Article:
Tuesday, June 22, 2010


The June meeting of this ATHA chapter was held last Tuesday. It is traditionally a pot luck luncheon at which the chapter hosts the Region 3 meeting. All of the chapters in the region are invited to send representatives and generally speaking they have a short meeting with the Region 3 coordinator after the program and luncheon. The Region 3 coordinator was not present this year but 3 or 4 of the chapter representatives attended and we were glad to have them.

In addition, the program was given by Margaret Wenger. Margaret is the chairman of fund raising for the Bicentennial meeting to be held in Lancaster in 2011. However, that was not the prime thrust of the program that she presented to us. This is a general view of the group as we listened to Margaret begin to tell us about her use of alternative materials in rug hooking.
Here she is showing us a piece of "flimsy" yard goods that she has hooked with. She showed us velvets, lame', chiffons, laces, and "ribbon yarns" that she has hooked with and many other types of materials, other than wool.

This "flying angle" has very little wool hooked into the piece.

This piece was made in a class with Jane Halliwell Green and is wool that has been torn in 1/2 inch pieces.

Another rug, an oriental, with very little wool involved. I admit that the colors are brilliant and certainly, it does look oriental.

This rug is done with wool and was worked in a Nancy Blood workshop.

Another rug with very little wool but lots of chiffon and other things.

This rug has been done as a teaching project and represents Grant and Lee and the civil war. Very little, if any wool was used in this rug.
In all honesty, I came away from this program with many mixed emotions. On the one hand I admire Margaret for her imagination, and her willingness to get out of the box. On the other hand, I am a traditionalist and have the following thoughts about this type of work.
When Margaret was questioned by a member of the audience about the wearablilty of her product???, could these items be put on the floor????, and how could they be cleaned??? She admitted that they could not be put on the floor and that they would not wear well. Also, she had no ideas on how they could be cleaned and kept fresh. My question to myself at that point of the discussion was why call then rugs? That is the reason that I have called them products.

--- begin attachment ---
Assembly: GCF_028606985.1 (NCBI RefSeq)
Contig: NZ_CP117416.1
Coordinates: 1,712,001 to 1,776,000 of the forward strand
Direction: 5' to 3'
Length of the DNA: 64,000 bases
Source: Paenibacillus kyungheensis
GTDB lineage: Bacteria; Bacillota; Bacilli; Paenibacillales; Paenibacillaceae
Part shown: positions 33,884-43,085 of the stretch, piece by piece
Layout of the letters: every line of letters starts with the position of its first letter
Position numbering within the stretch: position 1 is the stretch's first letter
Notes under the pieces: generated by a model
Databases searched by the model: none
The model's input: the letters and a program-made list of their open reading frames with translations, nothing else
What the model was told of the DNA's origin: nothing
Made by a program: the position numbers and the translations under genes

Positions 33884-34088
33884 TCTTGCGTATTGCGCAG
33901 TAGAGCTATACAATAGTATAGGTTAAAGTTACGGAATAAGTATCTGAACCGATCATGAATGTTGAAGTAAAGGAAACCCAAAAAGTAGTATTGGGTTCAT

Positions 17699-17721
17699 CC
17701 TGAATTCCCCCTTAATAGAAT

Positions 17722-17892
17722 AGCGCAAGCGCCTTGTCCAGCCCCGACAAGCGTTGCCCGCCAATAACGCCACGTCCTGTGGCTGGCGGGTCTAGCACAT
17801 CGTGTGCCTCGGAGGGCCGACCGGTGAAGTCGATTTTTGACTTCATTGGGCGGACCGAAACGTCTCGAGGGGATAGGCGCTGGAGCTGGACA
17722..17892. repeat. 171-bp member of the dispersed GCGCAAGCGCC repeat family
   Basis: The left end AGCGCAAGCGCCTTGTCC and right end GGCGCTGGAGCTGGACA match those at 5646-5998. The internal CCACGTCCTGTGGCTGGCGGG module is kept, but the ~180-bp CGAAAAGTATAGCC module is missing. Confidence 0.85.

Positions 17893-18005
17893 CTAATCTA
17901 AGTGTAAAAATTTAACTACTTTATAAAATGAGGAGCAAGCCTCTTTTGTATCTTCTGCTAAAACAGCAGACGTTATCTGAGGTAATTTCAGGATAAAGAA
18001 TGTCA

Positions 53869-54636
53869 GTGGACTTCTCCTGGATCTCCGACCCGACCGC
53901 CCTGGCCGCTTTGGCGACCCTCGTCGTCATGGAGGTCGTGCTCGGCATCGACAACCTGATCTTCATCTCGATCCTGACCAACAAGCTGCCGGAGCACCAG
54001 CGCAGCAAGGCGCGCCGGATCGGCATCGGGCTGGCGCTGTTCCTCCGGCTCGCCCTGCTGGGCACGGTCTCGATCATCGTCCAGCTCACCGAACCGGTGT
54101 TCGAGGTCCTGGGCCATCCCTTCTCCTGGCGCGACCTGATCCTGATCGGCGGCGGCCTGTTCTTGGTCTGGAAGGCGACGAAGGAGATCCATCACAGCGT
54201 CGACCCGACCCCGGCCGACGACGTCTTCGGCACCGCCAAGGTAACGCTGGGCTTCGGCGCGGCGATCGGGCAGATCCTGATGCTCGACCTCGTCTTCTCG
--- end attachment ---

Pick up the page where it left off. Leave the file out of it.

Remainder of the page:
Traditionalist that I am, I want my rugs to be all wool, go on the floor, wear for 100 years and be cleaned and kept fresh. To me, the Old New England Traditional Rug Hooking is an art form of great beauty. I want my rugs to reflect that beauty. I am thrilled when someone looks at my rugs and goes WOW! Somehow or other, alternative materials take the art out of it for me. I'm sure that many of you will disagree with me and I will be very interested in your comments.
I have been hooking since 1970 - I realize that that was before many of you were born. I'm not saying that that makes my rugs any better than anyone else's but I think that it gives me a different take on what is a rug. Barbara was sitting next to me at this meeting. She started hooking in 1968 and her comment was - well, she hooks! I suspect that both of our feelings are a generational thing. Don't hesitate to leave your comments as I will be very interested in knowing how you feel about alternative materials.


moosecraft said...

I've only hooked with wool strips and wool yarns... I can't seem to bring myself to hook anything else into a rug. Although... when I put a rug (that I hooked) on the floor... you can bet it's in a low traffic area! LOL!

Kathy (woolfind) said...

No matter what the art form you pick, there will always be someone who will put their "spin" on it. Use their imagination to the fullest, step outside the box, etc. I admire it all, even though it may not be my style. Just knowing that they are pleased with what they have created is all that matters. I know some may not like what I hook. That's just fine. They are my rugs. But giving support to the individual is an important reaction in my book. Some are not as confident as others, and any harshness could keep a person from expanding their knowledge of the artform and possibly give up. I would hate to see that happen to anyone who uses their two hands to create something that makes them happy.

As for what is a rug? To "me" the size of the piece determines that. If it's little, it's a mat or a runner. I only call my pieces "rugs" if they are something to be on the floor or large enough to hang on the wall. It's all still hooked in the traditional way, loop by loop! And of course if it is made with something other than wool, then it wouldn't be for the floor. But such large pieces like hers, I would still consider them rugs. Again, just "me".
I agree with you Doris that it could very well be a generational opinion for you. And that is what makes the world go round. There are sooo many opinions :)!
Hope others will give theirs..
Looked like a great time!!

weaverpat said...

There are a lot of innovative people hooking pieces with non-traditional materials. It's good to push the limits sometimes.

But there is a need to teach the traditional methods of rug hooking also, to keep these techniques alive and well for future generations. Let's not forget the past while striving for new levels of creativity.

You won't be seeing me running chiffon through my beloved Townsend cutter! LOL!!!